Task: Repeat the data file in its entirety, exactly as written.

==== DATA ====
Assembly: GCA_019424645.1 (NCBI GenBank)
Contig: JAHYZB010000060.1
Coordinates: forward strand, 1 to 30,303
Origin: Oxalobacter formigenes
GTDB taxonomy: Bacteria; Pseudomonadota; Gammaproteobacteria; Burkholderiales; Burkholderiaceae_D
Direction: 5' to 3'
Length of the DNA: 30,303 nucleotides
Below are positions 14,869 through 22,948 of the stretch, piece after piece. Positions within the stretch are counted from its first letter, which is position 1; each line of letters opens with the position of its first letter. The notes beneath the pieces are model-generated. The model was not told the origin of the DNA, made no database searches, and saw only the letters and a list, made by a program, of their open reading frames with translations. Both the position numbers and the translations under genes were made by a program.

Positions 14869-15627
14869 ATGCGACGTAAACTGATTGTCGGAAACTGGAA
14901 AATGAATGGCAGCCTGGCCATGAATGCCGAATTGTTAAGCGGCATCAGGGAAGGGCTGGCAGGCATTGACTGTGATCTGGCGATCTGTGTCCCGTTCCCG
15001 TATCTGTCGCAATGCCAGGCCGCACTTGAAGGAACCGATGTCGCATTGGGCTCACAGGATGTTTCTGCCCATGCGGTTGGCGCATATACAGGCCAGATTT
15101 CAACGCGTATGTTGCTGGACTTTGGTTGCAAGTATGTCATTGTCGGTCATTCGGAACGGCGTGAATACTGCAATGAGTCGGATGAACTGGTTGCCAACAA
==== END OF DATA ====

Assembly: GCA_019424645.1 (NCBI GenBank)
Contig: JAHYZB010000060.1
Coordinates: forward strand, 1 to 30,303
Origin: Oxalobacter formigenes
GTDB taxonomy: Bacteria; Pseudomonadota; Gammaproteobacteria; Burkholderiales; Burkholderiaceae_D
Direction: 5' to 3'
Length of the DNA: 30,303 nucleotides
Below are positions 14,869 through 22,948 of the stretch, piece after piece. Positions within the stretch are counted from its first letter, which is position 1; each line of letters opens with the position of its first letter. The notes beneath the pieces are model-generated. The model was not told the origin of the DNA, made no database searches, and saw only the letters and a list, made by a program, of their open reading frames with translations. Both the position numbers and the translations under genes were made by a program.

Positions 14869-15627
14869 ATGCGACGTAAACTGATTGTCGGAAACTGGAA
14901 AATGAATGGCAGCCTGGCCATGAATGCCGAATTGTTAAGCGGCATCAGGGAAGGGCTGGCAGGCATTGACTGTGATCTGGCGATCTGTGTCCCGTTCCCG
15001 TATCTGTCGCAATGCCAGGCCGCACTTGAAGGAACCGATGTCGCATTGGGCTCACAGGATGTTTCTGCCCATGCGGTTGGCGCATATACAGGCCAGATTT
15101 CAACGCGTATGTTGCTGGACTTTGGTTGCAAGTATGTCATTGTCGGTCATTCGGAACGGCGTGAATACTGCAATGAGTCGGATGAACTGGTTGCCAACAA